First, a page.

I judged it safe to return to my human form, remembering to land on the ground first. I told him that he had done what he needed to do to protect the castle and his people. I said the Dyisi had given her essence to complete what needed to be done to drive away the corruption. There was nothing else we could have done.
He sat up; gathering himself together and I felt the shields go up as if trying to protect me and the rest of the castle inhabitants from his emotional turmoil. “Was there?” he asked. “Was there no other way?” He was clearly trying to rebuild himself into the person we knew. He thanked me for reviving him yet again, being thankful that this time, I was in one piece and his men were not half-dead. It was not normal for him, he said, to be in such situations this many occasions in such a short time, but we did live in interesting times. What must I think of him, he asked.
I answered his question about the alternatives first, being a little surprised at his reaction. I may have been a little harsh on him, telling him that he, of all people, who had been a warrior for many more years than I had even existed, should know that there are not always any easy choices. Somebody who had warred as much as he had should know that sometimes, there were going to be casualties. Much as I regretted the loss of Vedis – I had known her a long time and considered her a friend – we had to concentrate on the here and now. I couldn’t quite believe I was the one giving the war is hell pep talk, but fortunately, I was interrupted. I sensed a disturbance at the vaults entrance, possibly Aoibheann. Just as I was saying that, a guard called down from the laboratory door, asking if it was ok for Aoibheann to go to her chambers. She was apparently somewhat agitated and, I found out later, concerned that the whole village might be destroyed if they didn’t let her in.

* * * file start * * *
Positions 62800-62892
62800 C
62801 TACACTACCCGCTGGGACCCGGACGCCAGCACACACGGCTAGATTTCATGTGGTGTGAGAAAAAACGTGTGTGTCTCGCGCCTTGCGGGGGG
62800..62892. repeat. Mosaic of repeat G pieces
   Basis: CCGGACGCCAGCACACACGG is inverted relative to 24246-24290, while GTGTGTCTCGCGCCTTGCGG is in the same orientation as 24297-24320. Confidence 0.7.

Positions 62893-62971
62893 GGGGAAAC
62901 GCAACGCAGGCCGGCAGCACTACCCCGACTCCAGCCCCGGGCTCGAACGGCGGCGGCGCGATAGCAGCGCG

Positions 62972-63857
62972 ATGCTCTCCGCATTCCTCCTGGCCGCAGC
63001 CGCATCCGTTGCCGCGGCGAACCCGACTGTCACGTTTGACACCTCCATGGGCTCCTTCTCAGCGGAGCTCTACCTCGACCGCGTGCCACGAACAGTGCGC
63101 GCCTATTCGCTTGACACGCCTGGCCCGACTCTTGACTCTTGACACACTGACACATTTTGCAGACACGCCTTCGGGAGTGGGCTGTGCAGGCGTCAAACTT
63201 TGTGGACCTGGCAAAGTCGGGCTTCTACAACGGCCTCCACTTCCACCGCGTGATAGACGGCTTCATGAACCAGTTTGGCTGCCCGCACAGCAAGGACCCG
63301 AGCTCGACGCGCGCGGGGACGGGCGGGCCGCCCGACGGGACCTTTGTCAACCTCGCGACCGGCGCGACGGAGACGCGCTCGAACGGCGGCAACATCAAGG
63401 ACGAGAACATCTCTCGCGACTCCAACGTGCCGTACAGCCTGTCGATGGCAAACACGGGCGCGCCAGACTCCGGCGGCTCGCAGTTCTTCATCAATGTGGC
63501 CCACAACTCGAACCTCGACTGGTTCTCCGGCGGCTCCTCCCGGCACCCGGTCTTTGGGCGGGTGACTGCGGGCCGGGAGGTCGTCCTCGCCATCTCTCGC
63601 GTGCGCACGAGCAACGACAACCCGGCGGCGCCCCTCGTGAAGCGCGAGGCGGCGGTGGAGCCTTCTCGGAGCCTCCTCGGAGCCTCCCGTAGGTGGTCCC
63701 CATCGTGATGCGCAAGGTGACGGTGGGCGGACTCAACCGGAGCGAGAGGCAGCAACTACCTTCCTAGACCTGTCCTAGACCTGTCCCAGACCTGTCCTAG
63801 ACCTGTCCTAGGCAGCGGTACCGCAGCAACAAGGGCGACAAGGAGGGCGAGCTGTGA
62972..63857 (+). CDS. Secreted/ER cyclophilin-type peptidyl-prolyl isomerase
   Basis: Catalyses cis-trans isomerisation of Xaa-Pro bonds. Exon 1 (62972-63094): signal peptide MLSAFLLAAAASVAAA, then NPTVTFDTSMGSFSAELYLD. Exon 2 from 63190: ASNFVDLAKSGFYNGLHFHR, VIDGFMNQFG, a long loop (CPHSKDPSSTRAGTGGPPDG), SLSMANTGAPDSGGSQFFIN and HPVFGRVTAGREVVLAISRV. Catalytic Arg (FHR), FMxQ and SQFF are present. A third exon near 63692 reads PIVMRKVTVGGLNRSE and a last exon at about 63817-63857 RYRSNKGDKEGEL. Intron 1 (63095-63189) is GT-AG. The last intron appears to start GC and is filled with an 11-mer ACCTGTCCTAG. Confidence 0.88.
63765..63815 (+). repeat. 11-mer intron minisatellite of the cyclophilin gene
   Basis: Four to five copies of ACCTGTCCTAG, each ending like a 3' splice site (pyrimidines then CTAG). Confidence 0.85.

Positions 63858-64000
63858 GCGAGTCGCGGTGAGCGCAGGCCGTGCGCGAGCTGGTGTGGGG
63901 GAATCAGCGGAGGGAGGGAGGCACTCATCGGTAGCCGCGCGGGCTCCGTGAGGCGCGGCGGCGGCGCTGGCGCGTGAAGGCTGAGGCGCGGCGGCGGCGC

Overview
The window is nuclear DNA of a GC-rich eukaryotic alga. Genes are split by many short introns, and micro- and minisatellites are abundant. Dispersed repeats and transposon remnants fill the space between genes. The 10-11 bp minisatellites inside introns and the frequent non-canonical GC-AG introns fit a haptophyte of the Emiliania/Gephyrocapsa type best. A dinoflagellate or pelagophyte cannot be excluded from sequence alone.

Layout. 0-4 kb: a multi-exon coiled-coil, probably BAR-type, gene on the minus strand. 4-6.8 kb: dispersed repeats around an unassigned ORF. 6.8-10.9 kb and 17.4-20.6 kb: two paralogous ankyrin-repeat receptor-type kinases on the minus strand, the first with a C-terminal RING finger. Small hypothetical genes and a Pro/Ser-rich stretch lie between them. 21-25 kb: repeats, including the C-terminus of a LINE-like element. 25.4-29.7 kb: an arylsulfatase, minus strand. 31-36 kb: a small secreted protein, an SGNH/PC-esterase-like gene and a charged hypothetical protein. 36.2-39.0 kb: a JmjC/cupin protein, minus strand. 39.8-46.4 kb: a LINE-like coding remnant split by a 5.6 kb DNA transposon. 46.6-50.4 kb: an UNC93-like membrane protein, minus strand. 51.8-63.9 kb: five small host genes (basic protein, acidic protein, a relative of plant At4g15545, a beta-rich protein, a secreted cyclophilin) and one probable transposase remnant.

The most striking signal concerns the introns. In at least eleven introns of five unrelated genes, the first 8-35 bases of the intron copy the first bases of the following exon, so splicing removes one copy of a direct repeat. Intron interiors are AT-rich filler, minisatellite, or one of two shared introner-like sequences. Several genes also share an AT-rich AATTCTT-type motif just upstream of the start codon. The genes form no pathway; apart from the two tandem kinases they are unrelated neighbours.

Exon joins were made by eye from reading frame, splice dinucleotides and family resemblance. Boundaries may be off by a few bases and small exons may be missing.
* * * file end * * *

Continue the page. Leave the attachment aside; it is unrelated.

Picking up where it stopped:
For myself, I felt the immediate danger was past, but checked with Maric, since he was now awake, and therefore in command. He looked at me a little uncertainly at first, and then seemed to regain himself. Yes, he said, Vedis and I had been good friends. He had picked up her memories and emotions and she had considered me a dear friend. He considered me a dear friend too, and was forever grateful for my loyalty, even having seen him at his worst. He stood up and finally seemed to notice that he was naked, grabbing the blanket I had thrown over him on the night of the ritual. He said that Aoibheann could go to the chambers, escorted, but he was in no fit state to see her. I realised that I had worn my cloak over my armour when I came down here, so I passed that over to him as extra covering and said I would send some of his clothes down. He bade me leave him then, so he could rest. I needed to go anyway, to stand down the alert on the vaults and to deal with any aftermath from his emotional outbursts. Fortunately, at least, there was little of this. Either they did not reach the upper levels, or the castle staff are used to such things.